UP Honours student also wins South African Chemical Institute’s James Moir Medal
Ané Kritzinger was awarded the James Moir medal from the South African Chemical Institute for her academic achievements at honours level.
Dr Hanieh Montaseri wins SACI postgraduate award
Dr Hanieh Montaseri, who received a PhD from the Department of Chemistry at the University of Pretoria in April 2019, was recently awarded a South African Chemical Institute (SACI) Postgraduate Award.
When asked what this award meant to her, Dr Montaseri answered that she felt greatly honoured to have been selected from a community of highly skilled chemists to receive this award for her doctoral research. She added: ‘I view this as a real encouragement and recognition of my hard work and passion for research. I would also like to express my sincere gratitude to my supervisor, Prof Patricia Forbes, for her support and guidance. This award will truly be the fuel that will propel me to achieve more and make significant contributions in my research career.’
Her research on the design, synthesis and application of quantum dot-based fluorescence sensors for the detection of pharmaceuticals and personal care products made a substantial contribution to the development of novel screening methods for the highly selective recognition of these pollutants in South African surface waters at very low concentrations.
Dr Montaseri, who completed her BSc and MSc (cum laude) at the Shiraz University in Iran, is a knowledgeable analytical chemist with experience in various analytical techniques and is currently a postdoctoral research fellow at the University of Johannesburg, where she is doing research on the application of nanoparticles for photodynamic therapy of cancer. She is a member of the South African Council for Natural Scientific Professions (SACNASP) (2019); the South African Chemical Institute (SACI) and the South African Spectroscopic Society (SASS).
UP master’s student wins prize for best paper at National Association for Clean Air Conference
Amanda Mahlangu, a master’s student in Chemistry at the University of Pretoria’s Faculty of Natural and Agricultural Sciences, recently won an award for the Best Student Paper at the 2019 National Association for Clean Air Conference (NACA).
The winning oral presentation was titled “Characterisation of semi-volatile hydrocarbon emissions from diesel engines” and was based on a study in which she analysed diesel exhaust emissions. The results of the study will contribute to our understanding of ground-level ozone levels and secondary organic aerosol (SOA) formation in South Africa. Both these pollutants affect human health and ecosystems.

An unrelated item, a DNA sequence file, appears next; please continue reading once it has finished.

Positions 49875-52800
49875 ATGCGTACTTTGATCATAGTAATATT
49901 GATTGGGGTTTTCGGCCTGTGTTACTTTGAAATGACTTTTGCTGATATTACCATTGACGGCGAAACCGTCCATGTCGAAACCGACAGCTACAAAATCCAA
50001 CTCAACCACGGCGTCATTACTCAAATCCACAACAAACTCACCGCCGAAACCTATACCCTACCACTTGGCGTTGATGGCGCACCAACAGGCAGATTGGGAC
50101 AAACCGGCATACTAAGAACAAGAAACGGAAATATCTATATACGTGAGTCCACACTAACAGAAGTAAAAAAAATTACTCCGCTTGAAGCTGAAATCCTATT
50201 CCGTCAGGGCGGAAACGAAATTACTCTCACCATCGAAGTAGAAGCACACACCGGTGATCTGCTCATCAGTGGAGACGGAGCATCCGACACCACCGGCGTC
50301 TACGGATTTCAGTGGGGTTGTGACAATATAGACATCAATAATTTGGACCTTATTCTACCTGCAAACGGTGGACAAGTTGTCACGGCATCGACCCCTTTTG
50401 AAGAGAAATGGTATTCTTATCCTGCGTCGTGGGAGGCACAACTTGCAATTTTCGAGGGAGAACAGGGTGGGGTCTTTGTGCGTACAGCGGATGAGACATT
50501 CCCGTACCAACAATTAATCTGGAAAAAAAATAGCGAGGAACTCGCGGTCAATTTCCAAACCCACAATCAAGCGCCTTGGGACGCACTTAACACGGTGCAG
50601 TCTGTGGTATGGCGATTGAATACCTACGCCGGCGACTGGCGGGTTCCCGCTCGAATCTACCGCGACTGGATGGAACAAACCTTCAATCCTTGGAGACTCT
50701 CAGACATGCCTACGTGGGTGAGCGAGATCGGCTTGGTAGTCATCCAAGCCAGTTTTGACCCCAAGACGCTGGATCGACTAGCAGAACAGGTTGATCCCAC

“Receiving the award is a great honour as it meant recognition of the hard work that I have put into my project by professionals with great knowledge in my field and in the scientific community, and it motivated me to continue to work hard and strive to grow within my field,” an elated Mahlangu said about the award.
She said while choosing a career path can be very difficult for most young people, it wasn’t for her.
“I have always loved chemistry from a young age and was quite good at it in high school, so the choice to do it at a degree level was almost an obvious one. Completing the degree was not an easy task, however winning this award felt like validation that I made the correct decision, and that despite the challenges, following my passion was the best choice I could have made for myself.”
Mahlangu completed a bachelor’s degree in Biochemistry, majoring in both Biochemistry and Chemistry, and it was during these years that she developed a passion for research and analytical chemistry. After completing her undergraduate degree, she went on to complete an honours degree in Chemistry in 2017 and joined Professor Patricia Forbes’s research group in 2018, when she started her master’s degree.
She also won the Nico Nibbering Travel Award to attend the 4th International Mass Spectrometry School in 2019 and was awarded a UP postgraduate master’s research bursary as well as a Sasol bursary in 2018 and 2019.
“My MSc project is funded by Sasol and supervised by Prof Forbes and co-supervised by Mr P Schaberg from Sasol. I presented the results of the project at the National Association for Clean Air Conference, for which I won the award,” said Mahlangu.
Mahlangu’s research project focuses on characterising exhaust emissions from diesel engines using different fuels.
“I use portable sampling devices called denuders to collect diluted diesel exhaust emissions and analyse them using a thermal desorption-comprehensive 2D gas chromatography-time of flight mass spectrometry instrument which uses a high-temperature thermal desorber to transfer the collected analytes into the instrument, where they are separated into different chemical classes.
“My aim is to identify and quantify alkyl-benzene and n-alkane hydrocarbons, which are known to play a role in the formation of ground-level ozone and to determine the ozone formation potential of these compounds,” she said.
Mahlangu also investigates whether there are discernible differences in their emission as a result of fuel composition, fuel property, engine operating conditions, and exhaust after-treatment technology.
“The study addresses a major analytical limitation in characterising these emissions, and studies like it are important to help understand the ground-level ozone levels and SOA formation in South Africa,” she said.